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"Like 'Trial by Combat' for two very different armies..."
- Mitchell & Creasy's Twenty Decisive Battles of the World
When King Edward the Confessor died childless, three very different men claimed the throne of England. Harold Godwinson was the overwhelming "local" choice, named by Edward and actually elected to the position by the most powerful English lords. But Harald Hardrada, from Norway, had a claim that came from Edward's predecessor, Harthacanute. And Edward's distant cousin, William II of Normandy, also claimed a promise from Edward and an oath from Harold as his entry to the throne. Hardrada came fast. William took the time to add a large mercenary contingent to his Norman army, and to secure (with the help of a large bribe) the "Papal banner" and blessings from the Pope for his invasion.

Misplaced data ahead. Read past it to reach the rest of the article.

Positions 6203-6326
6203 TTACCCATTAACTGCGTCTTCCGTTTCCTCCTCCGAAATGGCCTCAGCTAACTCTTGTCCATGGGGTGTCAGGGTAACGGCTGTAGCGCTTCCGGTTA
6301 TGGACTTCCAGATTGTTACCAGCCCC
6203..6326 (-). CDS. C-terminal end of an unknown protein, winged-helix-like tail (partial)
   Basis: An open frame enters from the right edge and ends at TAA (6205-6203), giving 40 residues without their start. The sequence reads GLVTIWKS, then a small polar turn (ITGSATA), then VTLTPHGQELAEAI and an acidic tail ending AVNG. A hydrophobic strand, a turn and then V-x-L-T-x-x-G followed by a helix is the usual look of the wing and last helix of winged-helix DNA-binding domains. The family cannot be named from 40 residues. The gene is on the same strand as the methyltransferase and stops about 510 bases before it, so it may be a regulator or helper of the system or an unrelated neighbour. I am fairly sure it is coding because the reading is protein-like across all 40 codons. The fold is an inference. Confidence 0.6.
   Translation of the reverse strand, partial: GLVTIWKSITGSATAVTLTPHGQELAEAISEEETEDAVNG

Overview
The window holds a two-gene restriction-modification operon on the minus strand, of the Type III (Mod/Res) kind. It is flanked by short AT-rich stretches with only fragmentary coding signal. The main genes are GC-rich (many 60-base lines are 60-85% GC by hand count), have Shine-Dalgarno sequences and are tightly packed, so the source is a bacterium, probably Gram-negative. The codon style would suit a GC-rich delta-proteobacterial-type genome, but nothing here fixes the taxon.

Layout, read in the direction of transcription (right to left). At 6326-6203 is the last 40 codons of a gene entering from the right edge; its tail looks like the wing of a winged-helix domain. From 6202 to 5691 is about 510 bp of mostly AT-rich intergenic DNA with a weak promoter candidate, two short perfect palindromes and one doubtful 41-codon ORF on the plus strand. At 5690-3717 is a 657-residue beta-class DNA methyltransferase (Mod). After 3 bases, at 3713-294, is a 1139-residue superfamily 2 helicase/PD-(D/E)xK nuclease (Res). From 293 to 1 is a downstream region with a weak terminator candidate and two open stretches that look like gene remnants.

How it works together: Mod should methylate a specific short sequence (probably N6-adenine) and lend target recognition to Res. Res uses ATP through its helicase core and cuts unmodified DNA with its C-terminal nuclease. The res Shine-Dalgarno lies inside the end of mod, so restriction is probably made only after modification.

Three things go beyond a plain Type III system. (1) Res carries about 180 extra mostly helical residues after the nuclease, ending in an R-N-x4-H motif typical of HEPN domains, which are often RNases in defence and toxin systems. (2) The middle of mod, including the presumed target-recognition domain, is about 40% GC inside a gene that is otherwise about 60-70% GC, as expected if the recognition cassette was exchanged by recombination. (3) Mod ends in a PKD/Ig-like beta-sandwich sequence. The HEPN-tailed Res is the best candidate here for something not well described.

While Harold Godwinson was defeating the Vikings in the north of England, William finally landed in the south and began pillaging the area, both to appease his mercenaries and to draw Harold to him. It worked. Harold brought the remnants of his battered army all the way from York in a march that would be considered legendary (if they had won). Though his brothers encouraged caution and a savvy plan to give Harold time to gain strength, Harold seemed obsessed with the fact that the Pope was on William's side. He looked for head-to-head combat to "Let God decide".
The tactics of the battle are well-known. Failing to surprise William in camp, Harold lined his army up on the best ground he could find and dared William to take it from him.
The rest is up to you. Can your Saxon shield wall, made up from housecarls and farmers, fend off the professionals in William's army? Can your Norman army use its greater mobility and floods of arrows to capture a kingdom for your Duke?
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Turning Point Simulations
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